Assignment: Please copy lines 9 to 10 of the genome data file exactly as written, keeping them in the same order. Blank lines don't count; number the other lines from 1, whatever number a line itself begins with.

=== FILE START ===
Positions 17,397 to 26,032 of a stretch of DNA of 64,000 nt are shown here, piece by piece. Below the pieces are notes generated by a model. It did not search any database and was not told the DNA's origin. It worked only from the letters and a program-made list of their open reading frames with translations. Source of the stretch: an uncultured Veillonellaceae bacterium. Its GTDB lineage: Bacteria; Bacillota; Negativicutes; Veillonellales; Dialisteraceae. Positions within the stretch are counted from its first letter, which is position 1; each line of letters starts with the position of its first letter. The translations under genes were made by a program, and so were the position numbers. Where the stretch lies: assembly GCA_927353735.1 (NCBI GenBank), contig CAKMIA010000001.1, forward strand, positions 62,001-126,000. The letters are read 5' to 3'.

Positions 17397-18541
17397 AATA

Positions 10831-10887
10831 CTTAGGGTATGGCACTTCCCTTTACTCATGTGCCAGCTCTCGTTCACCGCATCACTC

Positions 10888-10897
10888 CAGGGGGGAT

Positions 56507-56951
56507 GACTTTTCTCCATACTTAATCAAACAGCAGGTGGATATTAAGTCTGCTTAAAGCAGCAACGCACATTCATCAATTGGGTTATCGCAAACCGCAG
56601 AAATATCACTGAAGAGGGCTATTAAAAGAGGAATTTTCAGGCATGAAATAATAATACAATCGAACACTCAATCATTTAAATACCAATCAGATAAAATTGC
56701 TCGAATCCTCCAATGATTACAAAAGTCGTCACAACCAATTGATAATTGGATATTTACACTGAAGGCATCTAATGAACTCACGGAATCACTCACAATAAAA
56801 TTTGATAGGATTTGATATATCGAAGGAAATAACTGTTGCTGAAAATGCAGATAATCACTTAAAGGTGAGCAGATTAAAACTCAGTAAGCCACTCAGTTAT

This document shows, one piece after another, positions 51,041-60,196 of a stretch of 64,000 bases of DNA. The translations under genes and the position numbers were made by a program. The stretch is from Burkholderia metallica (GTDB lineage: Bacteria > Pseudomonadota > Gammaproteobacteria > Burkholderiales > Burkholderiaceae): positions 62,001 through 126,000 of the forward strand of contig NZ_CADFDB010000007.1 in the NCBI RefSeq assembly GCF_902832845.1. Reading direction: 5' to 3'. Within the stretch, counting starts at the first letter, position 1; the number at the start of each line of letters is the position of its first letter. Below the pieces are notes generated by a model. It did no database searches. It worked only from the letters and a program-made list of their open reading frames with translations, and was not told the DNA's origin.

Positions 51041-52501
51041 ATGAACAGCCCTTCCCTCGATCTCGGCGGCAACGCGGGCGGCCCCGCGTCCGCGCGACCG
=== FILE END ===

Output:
56507 GACTTTTCTCCATACTTAATCAAACAGCAGGTGGATATTAAGTCTGCTTAAAGCAGCAACGCACATTCATCAATTGGGTTATCGCAAACCGCAG
56601 AAATATCACTGAAGAGGGCTATTAAAAGAGGAATTTTCAGGCATGAAATAATAATACAATCGAACACTCAATCATTTAAATACCAATCAGATAAAATTGC